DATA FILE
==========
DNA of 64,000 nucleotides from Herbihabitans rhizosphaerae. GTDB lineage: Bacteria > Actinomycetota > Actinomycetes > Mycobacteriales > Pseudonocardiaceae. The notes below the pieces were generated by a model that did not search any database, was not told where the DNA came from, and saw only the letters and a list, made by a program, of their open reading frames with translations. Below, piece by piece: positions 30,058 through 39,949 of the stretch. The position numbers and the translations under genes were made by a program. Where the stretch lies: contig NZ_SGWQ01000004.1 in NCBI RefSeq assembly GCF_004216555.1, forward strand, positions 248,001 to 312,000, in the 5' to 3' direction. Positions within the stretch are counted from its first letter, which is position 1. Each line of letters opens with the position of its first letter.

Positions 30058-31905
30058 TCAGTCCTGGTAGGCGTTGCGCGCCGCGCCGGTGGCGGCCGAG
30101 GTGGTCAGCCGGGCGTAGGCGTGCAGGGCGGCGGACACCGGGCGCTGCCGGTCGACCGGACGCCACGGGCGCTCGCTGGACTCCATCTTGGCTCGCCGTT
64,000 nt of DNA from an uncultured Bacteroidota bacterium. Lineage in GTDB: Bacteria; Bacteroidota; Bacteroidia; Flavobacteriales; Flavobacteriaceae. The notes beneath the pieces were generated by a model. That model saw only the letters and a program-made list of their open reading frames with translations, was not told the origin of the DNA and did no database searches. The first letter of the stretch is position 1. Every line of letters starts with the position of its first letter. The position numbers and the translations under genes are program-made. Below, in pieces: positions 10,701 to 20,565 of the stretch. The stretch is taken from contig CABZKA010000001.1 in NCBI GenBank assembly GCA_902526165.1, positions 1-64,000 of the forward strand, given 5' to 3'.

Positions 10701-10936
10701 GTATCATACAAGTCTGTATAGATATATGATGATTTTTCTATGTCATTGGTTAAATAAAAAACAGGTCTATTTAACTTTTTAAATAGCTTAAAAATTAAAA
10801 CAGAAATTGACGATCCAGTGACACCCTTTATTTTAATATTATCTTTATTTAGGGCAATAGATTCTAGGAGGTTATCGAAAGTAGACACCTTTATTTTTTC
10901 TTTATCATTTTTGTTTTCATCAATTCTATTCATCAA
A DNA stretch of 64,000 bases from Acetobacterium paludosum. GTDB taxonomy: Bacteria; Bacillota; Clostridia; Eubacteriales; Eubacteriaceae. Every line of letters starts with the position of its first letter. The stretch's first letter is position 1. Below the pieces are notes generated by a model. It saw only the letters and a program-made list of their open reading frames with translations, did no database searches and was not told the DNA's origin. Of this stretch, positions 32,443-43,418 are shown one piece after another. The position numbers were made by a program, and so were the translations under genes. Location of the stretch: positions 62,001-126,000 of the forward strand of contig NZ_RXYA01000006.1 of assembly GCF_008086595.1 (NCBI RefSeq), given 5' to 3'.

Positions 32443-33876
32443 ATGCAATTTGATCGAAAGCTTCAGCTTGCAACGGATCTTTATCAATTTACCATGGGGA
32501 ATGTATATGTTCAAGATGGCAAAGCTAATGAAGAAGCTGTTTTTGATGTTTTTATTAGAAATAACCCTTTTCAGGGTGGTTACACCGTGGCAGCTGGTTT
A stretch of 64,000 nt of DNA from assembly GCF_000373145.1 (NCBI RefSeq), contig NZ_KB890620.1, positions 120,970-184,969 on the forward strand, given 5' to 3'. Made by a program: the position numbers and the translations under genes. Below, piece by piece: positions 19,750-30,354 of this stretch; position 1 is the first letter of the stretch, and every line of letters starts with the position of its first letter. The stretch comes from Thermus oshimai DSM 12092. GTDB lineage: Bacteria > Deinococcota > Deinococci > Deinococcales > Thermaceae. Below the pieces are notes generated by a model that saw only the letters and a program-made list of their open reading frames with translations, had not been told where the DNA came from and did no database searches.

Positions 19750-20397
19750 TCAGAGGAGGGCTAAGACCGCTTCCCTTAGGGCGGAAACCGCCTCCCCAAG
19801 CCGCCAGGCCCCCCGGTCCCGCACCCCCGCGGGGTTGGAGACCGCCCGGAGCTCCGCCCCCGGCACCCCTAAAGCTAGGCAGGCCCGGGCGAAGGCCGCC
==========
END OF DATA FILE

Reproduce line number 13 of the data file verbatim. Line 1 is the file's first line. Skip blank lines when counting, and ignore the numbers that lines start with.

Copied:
32501 ATGTATATGTTCAAGATGGCAAAGCTAATGAAGAAGCTGTTTTTGATGTTTTTATTAGAAATAACCCTTTTCAGGGTGGTTACACCGTGGCAGCTGGTTT